Melanie woke up in a cloud of smoke. Rubbing her eyes, she looked around the filthy surroundings. Empty bottles strewn across the floor. Half eaten crackers thrown clumsily on the table. A pungent smell of rotting chicken filled her nostrils. She felt like throwing up.
Marc was smoking on the porch just as she expected. She opened the windows and started cleaning up the space.
Melanie was a high school student at the public school. Her father Marc was a mechanic with whom she lived in their small, decrepit house. Five years ago, when her mother had left them for good, little Melanie had assumed the role of a caretaker for her father and the house rather than the other way round.
In the evenings, while Marc had his junkie friends over, she would mostly keep her headphones on to drown out the noise and pretended to sleep. It was on one such day, a year ago that she had met Steve.
“Do you mind handing me a lighter?”
She had looked at the tall man who was much younger than her father with trepidation. He didn’t stop staring at her till she had handed him the lighter and then he had tried to touch her. She had felt her skin crawl.
He came every day, sometimes with gifts.
“You are beautiful, unlike any of the girls I have ever met,” he kept showering her with such compliments.
With passage of time, she had found herself falling for him.
Melanie gathered her belongings in her bag. Marc was still at the porch when she left the house.
Steve was waiting for her. She climbed into his van and they drove past the miles. She felt the wind in her hair and wondered if this is what real freedom feels like. Her father wouldn’t have cared for her anyway, she was sure of that.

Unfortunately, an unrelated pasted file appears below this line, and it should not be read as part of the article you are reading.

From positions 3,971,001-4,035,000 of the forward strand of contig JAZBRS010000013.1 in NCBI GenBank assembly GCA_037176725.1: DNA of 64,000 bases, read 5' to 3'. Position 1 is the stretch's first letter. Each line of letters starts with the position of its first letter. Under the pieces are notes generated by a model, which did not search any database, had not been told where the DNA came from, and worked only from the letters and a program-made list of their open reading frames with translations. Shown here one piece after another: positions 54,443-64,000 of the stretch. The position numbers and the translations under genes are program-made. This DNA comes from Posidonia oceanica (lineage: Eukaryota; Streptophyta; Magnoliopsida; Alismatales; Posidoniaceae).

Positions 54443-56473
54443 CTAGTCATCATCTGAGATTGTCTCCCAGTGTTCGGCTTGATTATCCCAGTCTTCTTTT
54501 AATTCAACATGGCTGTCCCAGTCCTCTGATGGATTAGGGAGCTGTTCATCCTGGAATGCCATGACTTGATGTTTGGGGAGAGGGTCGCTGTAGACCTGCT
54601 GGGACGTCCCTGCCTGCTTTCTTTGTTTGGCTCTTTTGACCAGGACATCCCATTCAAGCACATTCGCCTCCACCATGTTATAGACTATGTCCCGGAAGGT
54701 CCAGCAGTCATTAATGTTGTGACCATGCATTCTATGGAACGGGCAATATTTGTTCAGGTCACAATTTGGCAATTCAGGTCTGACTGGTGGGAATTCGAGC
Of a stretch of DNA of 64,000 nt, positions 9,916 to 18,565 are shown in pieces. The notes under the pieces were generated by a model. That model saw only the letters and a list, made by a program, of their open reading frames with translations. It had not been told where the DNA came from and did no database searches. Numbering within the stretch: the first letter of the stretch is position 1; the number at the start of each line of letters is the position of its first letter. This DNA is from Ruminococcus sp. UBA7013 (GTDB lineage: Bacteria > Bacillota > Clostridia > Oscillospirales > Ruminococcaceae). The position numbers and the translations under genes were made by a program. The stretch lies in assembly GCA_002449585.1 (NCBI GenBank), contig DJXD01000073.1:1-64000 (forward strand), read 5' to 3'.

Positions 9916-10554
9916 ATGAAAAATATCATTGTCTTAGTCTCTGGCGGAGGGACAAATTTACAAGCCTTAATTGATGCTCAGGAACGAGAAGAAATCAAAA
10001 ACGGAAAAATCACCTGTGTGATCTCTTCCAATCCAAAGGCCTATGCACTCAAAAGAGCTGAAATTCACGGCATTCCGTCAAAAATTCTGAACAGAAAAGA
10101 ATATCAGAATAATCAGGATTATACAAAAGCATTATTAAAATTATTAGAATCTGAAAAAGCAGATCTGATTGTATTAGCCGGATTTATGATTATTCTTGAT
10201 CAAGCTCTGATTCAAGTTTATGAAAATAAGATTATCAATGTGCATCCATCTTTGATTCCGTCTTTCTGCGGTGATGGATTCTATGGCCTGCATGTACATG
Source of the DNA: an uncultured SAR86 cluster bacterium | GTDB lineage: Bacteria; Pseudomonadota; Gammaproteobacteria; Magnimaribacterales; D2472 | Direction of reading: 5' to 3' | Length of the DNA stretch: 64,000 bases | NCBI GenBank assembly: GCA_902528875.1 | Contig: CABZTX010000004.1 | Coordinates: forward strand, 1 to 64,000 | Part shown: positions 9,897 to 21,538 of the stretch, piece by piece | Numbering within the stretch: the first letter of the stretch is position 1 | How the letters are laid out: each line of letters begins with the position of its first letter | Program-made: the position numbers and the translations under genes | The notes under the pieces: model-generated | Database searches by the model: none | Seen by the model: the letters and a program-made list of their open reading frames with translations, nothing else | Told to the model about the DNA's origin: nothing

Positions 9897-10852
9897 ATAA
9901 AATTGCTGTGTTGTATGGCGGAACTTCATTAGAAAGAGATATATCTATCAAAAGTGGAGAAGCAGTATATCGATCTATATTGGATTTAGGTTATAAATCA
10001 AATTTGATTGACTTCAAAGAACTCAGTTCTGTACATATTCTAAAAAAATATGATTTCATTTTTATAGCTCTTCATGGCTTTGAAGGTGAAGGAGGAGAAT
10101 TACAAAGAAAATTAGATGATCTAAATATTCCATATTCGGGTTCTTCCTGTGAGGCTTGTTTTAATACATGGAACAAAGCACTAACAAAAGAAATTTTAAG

The whirring of the engine awoke her. A repulsive smell emanated from every corner of the unkempt room. She looked at her pallid face in the mirror and turned around slightly to see her bruised elbow. Her young child was still asleep.
Melanie was overcome with a strong sense of deja vu. Life with Steve had been a roller-coaster of drugs and abuse. She thought of running away often but didn’t have the heart to abandon her child. With no employment she couldn’t have supported her alone.
She thought about the pamphlet hidden securely under her mattress.
“She likes it here,” said the caretaker at the Domestic Abuse Shelter to Melanie. Melanie smiled. With their help, she had enrolled herself in a typewriting course. Soon she would be able to support herself and her daughter.
She was in a happy space now. Walking out of a doomed marriage was just part of the process. Getting over deep rooted emotional stigma was the real struggle of finding freedom.
She was glad that she had found the courage to call up the helpline that day.
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